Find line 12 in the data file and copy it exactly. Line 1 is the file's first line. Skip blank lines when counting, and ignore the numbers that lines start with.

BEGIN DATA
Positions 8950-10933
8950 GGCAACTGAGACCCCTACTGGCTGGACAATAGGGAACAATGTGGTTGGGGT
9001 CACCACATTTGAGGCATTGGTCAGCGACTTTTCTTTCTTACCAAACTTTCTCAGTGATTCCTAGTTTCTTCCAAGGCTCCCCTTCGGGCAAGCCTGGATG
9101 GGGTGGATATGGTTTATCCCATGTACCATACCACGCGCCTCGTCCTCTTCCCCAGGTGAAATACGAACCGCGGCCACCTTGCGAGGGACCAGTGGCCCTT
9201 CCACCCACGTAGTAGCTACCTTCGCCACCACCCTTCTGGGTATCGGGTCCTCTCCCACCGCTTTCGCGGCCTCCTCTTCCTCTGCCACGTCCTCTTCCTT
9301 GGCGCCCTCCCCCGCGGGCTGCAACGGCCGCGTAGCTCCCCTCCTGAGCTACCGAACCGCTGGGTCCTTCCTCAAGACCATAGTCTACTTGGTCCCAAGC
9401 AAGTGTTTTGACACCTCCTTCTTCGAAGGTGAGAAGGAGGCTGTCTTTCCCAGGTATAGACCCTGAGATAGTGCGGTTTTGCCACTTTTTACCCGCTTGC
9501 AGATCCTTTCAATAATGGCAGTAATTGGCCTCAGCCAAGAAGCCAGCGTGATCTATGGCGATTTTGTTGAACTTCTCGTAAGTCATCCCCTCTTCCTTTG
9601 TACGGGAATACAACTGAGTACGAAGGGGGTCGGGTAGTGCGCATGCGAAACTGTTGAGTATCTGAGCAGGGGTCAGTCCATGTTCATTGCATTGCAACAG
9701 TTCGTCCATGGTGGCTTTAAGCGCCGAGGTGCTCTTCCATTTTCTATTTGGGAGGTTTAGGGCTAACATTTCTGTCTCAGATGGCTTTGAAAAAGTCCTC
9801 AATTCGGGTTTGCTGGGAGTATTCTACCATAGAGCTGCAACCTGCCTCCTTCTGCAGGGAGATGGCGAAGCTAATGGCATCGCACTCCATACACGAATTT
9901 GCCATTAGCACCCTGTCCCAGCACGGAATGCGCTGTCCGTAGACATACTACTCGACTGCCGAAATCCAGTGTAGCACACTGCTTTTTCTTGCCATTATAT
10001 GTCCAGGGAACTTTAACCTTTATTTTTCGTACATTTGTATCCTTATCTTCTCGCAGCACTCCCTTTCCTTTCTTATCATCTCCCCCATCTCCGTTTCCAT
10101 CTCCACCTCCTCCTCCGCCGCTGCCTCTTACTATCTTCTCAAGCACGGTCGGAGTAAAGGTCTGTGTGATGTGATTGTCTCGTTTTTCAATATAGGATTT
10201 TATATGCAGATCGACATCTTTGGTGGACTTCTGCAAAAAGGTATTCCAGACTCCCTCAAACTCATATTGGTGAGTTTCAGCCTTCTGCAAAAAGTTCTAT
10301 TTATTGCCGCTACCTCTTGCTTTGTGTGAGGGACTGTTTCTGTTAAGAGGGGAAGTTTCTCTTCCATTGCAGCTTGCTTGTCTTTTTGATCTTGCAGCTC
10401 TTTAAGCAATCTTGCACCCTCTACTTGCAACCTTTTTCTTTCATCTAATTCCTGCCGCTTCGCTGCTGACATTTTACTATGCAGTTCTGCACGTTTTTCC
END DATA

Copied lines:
9901 GCCATTAGCACCCTGTCCCAGCACGGAATGCGCTGTCCGTAGACATACTACTCGACTGCCGAAATCCAGTGTAGCACACTGCTTTTTCTTGCCATTATAT